I dont understand why ‘flat’ type of keys so popular ? they can be braked so easily without any key at all(bumping known for decades) , all protection you get coming from neighbors that might hear someone braking yours lock. The ‘+’ type of lock much more secure and key physically wear less (did you ewer had situation flat key brakes inside the lock because it too old ?)

  37. Drone says:

    Dumb this down. Take a picture of a key you want to duplicate with your hand phone camera. Measure tooth-to-tooth distance on the original key. Then scale the hand phone pic to match the tooth-to-tooth distance when printing. Then get a blank key (not too difficult) then take out your hand file and have at it; matching the 1:1 dimensional image. I’m pretty sure there’s an “app” for a hand phone that displays a reasonably accurate ruler in inches or mm on you hand phone display; so you don’t have to carry a ruler or scale with you. Hmmm…

  38. James says:

    I can’t count the number of times I’ve thought about making a key from a high-res picture of it. I would’ve thought a camera-phone would be too low-detail to capture the picture at >5 feet even with a lens in front of it.

  39. rich says:

    The weird thing – i had a lock rekeyed, and i asked the bit codes. the locksmith didn’t want to give to me.. i should do this to get the bit codes if i get locked out again.

  40. signal7 says:

    From the comments and my own experience, the code to do this doesn’t need to be open source. The idea is out there already and it doesn’t take much more than just the idea to recreate the same result.

    There aren’t any 100% secure locks. A lock only keeps an honest man honest but it does nothing to stop a determined criminal.

  41. ace says:

    hi you’re all stupid keys being duplicated is a thing of the past the government can open any lock or door with an electro-magnetic key register

  42. Jim says:

    Electro-magnetic key register. OKIE DOKIE!

  43. ahhhhbisto says:

    Electro-magnetic key register eh? Shame most lock pins are brass, and brass is notoriously NOT magnetic…..

  44. Mirian Mainord says:

    Sounds like the mechanic forgot to reset the trouble code in the braking system computer. Take it back and have him do that. If it’s anything like some of the ABS modules-all that’s required is to wave a magnet over a certain part of the module that contains a reed switch. Others require an electronic reset with a scan tool.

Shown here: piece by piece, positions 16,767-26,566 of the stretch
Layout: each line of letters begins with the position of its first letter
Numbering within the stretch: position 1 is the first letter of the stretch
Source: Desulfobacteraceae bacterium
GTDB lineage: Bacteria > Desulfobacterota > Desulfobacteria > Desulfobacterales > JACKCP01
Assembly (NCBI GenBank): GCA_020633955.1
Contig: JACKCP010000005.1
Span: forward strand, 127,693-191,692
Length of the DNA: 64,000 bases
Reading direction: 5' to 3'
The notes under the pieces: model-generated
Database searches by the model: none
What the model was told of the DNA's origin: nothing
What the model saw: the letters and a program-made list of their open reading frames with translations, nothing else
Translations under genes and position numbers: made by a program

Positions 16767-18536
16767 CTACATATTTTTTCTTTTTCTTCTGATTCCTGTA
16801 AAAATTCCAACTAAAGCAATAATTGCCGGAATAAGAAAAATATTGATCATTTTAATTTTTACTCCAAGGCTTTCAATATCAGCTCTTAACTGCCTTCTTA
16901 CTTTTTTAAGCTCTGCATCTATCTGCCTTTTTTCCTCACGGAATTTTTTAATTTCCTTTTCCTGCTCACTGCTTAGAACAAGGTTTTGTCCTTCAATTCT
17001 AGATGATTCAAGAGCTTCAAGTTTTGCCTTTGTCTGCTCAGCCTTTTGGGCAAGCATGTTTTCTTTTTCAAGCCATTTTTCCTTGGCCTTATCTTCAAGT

45. Avatar says:

    Why not just run a blank through a 3d scanner? Hear me out… the vast majority of keys are the same depth. If I run a blank through a 3d scanner there are only 2 views where I cannot measure the depth. Now I have a known measurement to reference for the actual cutting and since each “view” will provide a slightly different measurement while scanning I take the depth measurement from my target picture search my scans for a match apply some high speed trig and violla. Key.

    • Nitrous Dude says:

      This statement is simply not true.
      Bitting specifications for cylinder locks vary widely.

      Add to this, angular cuts on some of the higher security locks and you would never be able to cut these keys using a photo. Cut-to-cut distances are not all the same between manufacturers. Neither is distance to first cut.
      Bumping locks can be easily eliminated by taking away the physics involved in bumping in the first place. One way is to insert an anti-bump pin stack in one of the chambers. If you can’t impart energy uniformly to the ALL the bottom pins, at the same time, the drivers won’t all be lifted above the shear line. In this case, “two out of three” is bad! :)

      Nitrous

  46. George says:

    Easily can be done using photoshop to scale as shown in youtube video – http://www.youtube.com/watch?v=SO0Y0HLvvpA

Leave a Reply

Fill in your details below or click an icon to log in:

WordPress.com Logo

You are commenting using your WordPress.com account. Log Out / Change )

Twitter picture

You are commenting using your Twitter account. Log Out / Change )

Facebook photo

You are commenting using your Facebook account. Log Out / Change )

Google+ photo

You are commenting using your Google+ account. Log Out / Change )

Connecting to %s